The Sun-Herald: Intrusive parents make kids self-critical, anxious and depressed

Published in The Sun-Herald on July 3, 2016

Online: http://www.smh.com.au/lifestyle/health-and-wellbeing/wellbeing/intrusive-parents-make-kids-selfcritical-anxious-and-depressed-20160701-gpwdh6.html

"We need to support the system to better respond to children and not place them at further risk."

Children with intrusive parents are self-critical, anxious and, in some cases, depressed, according to a study by the National University of Singapore.

The findings were backed by Australian academics, including Mark Dadd, director of the Child Behaviour Research Clinic at the University of Sydney, who said children with intrusive parents were at the same risk in Australia.

The study was conducted from 2010 to 2014, and assessed 263 seven-year-olds from 10 schools.

To find out if parents were intrusive, researchers gave each child a puzzle to complete within a time limit and told their parents they could help at any time.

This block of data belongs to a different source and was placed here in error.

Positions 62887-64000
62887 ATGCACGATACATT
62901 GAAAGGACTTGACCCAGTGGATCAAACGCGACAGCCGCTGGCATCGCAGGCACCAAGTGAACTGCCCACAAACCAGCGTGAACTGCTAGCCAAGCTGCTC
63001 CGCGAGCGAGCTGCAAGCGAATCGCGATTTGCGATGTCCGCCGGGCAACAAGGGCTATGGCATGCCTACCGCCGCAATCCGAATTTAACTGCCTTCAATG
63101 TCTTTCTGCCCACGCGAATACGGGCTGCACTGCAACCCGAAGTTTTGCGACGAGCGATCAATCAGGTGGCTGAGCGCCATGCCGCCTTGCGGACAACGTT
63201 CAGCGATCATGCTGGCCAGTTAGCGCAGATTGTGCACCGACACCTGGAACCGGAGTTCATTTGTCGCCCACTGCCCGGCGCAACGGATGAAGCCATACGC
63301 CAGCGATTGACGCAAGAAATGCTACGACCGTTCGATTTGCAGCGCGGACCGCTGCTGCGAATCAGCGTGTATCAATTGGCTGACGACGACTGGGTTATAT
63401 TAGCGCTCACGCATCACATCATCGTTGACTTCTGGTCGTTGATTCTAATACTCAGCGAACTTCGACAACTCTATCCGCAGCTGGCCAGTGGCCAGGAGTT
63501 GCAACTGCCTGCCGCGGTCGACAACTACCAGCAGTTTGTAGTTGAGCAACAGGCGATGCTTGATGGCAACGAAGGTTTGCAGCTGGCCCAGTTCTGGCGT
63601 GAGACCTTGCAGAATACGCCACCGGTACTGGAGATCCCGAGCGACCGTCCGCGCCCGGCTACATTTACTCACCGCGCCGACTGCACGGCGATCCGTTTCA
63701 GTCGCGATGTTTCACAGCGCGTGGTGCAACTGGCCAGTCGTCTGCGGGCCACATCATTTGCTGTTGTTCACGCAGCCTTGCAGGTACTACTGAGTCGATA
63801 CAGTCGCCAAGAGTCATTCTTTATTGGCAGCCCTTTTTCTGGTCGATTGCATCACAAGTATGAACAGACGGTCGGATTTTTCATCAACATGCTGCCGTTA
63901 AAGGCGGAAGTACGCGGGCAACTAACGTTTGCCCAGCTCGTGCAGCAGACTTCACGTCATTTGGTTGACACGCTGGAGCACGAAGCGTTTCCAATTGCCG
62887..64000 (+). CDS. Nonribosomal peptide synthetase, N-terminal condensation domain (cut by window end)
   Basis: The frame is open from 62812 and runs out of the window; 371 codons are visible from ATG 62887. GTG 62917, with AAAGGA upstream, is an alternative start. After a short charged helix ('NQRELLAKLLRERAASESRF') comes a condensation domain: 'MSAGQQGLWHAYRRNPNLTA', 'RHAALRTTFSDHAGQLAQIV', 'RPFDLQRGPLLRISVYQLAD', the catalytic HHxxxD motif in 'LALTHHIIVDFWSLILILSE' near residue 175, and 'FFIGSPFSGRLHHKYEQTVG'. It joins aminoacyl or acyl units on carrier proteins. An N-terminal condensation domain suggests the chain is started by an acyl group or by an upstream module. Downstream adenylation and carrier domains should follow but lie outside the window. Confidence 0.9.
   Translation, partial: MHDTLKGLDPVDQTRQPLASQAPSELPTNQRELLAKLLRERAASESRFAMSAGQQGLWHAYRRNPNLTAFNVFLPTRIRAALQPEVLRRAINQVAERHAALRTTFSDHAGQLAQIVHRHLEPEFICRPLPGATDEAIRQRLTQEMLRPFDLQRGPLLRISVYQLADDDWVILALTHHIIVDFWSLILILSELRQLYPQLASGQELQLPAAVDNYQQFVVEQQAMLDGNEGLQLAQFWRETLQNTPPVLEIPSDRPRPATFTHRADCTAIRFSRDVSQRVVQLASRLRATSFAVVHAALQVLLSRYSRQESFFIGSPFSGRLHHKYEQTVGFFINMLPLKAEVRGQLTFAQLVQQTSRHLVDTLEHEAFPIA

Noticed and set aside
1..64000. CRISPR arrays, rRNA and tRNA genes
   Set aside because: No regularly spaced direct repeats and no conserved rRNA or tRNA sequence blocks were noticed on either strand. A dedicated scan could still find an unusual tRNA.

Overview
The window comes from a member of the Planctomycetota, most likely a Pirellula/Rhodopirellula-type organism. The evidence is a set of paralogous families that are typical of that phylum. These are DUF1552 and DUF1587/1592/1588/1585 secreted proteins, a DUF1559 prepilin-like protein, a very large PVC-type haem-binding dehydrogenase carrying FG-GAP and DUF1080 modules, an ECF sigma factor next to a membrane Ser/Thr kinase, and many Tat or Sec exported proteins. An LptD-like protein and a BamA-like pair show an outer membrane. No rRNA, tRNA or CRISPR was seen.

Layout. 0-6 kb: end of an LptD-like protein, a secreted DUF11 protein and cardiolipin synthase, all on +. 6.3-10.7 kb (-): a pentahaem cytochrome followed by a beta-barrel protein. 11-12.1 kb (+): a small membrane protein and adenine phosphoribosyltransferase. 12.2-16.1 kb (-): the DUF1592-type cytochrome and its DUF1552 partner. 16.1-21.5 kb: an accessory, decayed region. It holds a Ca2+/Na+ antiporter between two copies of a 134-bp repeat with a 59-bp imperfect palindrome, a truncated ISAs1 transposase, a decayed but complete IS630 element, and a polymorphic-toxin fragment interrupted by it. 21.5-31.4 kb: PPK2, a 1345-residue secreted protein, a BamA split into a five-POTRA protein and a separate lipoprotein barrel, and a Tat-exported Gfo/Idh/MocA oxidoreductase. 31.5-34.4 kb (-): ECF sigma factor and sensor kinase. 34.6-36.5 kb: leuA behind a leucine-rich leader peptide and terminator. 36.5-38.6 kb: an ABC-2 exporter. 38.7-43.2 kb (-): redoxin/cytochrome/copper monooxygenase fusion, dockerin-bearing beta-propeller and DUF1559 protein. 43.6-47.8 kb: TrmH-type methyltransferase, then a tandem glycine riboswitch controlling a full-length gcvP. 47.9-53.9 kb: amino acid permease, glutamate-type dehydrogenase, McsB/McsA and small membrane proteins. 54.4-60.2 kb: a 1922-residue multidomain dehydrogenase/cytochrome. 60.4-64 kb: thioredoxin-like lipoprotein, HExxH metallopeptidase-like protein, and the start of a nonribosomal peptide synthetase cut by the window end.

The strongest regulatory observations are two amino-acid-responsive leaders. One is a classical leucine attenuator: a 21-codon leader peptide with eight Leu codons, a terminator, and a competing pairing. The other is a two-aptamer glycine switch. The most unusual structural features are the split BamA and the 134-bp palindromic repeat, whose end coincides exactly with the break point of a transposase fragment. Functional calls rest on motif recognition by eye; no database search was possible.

Parents who regularly interfered with their children’s problem-solving attempts were further assessed for controlling behaviours.

Analysis showed that 60 per cent of the children were increasingly self-critical as a result, and 78 per cent were high in socially prescribed perfectionism, a rejection of personal flaws based on the expectations of society.

Children who demonstrated these traits had increased risk of developing symptoms of anxiety, depression and even suicide.

They became afraid of making mistakes and often put blame on themselves for not being good enough.

Professor Dadd said this finding had been demonstrated a number of times in Australia.

“This is not a new finding, this is something we’ve known for many years,” he said.

Professor Dadd said Australian parents needed to hang back and let their children be independent problem solvers so they could thrive into adulthood.

“The study speaks to the importance of parents being able to pull back and help the child problem solve themselves rather than just jumping in,” he said.

Professor Dadd said that it was vital information warning parents of the risks of controlling behaviour was made freely available.

“It’s about helping parents, not in a coercive or blaming way, but empowering parents to have the skills to facilitate their children’s ability to independently problem solve,” he said.

“It’s important that we make this good education available online and in parenting programs, to point out the importance of encouraging independent problem solving in children.”

 

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